Saturday, May 10, 2014
Squatters invade unfinished Huang houses
From the Queens Chronicle:
Pat Martin’s troubles began 12 years ago and they’ve only gotten worse.
The Bayside homeowner has the bad luck of living next door to a Tommy Huang building project gone wrong, and despite pleas to the city for help, there’s little she can do about it.
Huang is a Flushing developer who with his wife and son was banned last year by the state from real estate construction or sales for five years over various offenses in Queens. They pleaded guilty to felony securities fraud.
In 2012, Huang purchased a single-family ranch house at 39-39 223 St., next door to Martin. He tore it down and replaced it with one house on 223rd Street and three on the side of the property, along with a new access road that was given the name Mia Drive.
According to several neighbors in the pricey neighborhood and area elected officials, they have never seen a building project done in such a shoddy manner. The street overlooks Little Neck Bay.
Workmen excavated too close to Martin’s property, causing a retaining wall to collapse. Her property lost 3 feet of land, fencing, lighting and the irrigation system. A court case was recently settled, which Martin could not discuss, but it was drawn out for years and legal fees mounted.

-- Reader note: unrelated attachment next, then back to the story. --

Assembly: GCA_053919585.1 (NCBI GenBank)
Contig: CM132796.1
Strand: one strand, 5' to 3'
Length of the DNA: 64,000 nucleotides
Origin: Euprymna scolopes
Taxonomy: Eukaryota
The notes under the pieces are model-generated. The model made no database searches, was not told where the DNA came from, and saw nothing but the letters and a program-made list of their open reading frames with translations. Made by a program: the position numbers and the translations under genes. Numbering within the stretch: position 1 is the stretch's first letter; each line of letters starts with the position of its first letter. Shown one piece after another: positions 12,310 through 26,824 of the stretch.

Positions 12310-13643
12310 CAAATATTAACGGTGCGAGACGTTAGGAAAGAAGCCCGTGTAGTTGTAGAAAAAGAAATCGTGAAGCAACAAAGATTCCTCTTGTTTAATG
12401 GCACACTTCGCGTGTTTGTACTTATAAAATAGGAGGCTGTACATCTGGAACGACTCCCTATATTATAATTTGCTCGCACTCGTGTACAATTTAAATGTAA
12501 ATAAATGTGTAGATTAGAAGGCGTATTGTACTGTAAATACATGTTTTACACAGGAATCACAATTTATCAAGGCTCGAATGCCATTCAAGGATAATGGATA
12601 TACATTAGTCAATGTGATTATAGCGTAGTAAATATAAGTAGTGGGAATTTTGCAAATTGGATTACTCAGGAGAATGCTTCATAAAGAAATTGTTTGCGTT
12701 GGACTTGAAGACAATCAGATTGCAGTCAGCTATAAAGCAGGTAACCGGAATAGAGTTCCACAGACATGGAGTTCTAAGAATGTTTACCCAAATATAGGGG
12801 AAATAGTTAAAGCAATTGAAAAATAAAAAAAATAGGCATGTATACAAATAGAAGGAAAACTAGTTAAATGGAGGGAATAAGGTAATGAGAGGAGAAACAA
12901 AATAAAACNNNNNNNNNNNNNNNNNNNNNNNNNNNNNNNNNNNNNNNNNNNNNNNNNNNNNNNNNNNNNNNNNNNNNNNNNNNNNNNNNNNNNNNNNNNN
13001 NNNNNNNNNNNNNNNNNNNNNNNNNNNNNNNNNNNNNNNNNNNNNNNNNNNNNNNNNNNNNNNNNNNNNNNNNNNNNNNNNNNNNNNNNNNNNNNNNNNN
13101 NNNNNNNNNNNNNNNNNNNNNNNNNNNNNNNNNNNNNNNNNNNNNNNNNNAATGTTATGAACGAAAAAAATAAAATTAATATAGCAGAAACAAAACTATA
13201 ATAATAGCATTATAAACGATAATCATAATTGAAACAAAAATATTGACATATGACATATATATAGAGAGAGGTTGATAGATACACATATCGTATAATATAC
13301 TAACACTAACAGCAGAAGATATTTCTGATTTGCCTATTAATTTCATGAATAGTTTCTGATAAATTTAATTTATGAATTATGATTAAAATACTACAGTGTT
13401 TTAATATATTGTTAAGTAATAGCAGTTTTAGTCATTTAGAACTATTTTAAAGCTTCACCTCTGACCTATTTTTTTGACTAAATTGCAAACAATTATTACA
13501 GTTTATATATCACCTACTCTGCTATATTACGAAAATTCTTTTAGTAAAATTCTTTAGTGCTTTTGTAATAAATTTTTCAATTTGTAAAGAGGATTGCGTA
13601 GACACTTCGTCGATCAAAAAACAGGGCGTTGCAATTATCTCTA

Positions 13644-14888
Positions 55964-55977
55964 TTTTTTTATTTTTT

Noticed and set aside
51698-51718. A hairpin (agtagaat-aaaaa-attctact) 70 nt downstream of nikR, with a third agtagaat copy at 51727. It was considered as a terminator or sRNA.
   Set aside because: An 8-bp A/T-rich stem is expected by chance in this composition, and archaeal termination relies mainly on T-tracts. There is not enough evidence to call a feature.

There has been a stop-work order on the property since 2007 and Huang cannot get certificates of occupancy for the houses.
The first-floor windows are boarded up but that hasn’t stopped vandals from ransacking one of the houses and holding parties in others, Martin said. She believes people are living in the houses from time to time and there is power because she sees lights on at night.
Last Friday, however, was the last straw for the beleaguered Baysider. Police were called to the site by a neighbor who saw activity on the property. Martin said several partygoers ran onto her property to escape. She screamed and they took off.